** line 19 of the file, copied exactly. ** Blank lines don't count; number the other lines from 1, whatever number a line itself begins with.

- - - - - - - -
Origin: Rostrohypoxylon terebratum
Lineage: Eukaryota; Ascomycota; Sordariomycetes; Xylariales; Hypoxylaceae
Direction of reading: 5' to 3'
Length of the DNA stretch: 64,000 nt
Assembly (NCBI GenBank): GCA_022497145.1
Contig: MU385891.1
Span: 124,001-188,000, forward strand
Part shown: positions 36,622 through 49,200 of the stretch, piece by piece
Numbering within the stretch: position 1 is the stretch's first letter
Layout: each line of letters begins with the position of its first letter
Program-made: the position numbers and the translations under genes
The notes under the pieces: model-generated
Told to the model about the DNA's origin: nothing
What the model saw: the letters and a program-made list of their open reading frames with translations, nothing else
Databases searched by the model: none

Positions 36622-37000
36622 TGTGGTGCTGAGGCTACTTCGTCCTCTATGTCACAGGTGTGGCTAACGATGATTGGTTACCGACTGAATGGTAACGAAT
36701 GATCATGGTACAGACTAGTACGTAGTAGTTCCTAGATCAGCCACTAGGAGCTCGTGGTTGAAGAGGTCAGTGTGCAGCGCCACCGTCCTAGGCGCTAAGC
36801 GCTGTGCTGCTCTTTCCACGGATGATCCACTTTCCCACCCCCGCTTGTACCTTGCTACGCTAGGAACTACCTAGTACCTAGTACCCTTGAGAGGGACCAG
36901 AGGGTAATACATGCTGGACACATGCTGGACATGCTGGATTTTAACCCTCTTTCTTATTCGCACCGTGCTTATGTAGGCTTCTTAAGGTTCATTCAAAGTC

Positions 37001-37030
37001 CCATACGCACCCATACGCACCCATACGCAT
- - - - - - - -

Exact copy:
36801 GCTGTGCTGCTCTTTCCACGGATGATCCACTTTCCCACCCCCGCTTGTACCTTGCTACGCTAGGAACTACCTAGTACCTAGTACCCTTGAGAGGGACCAG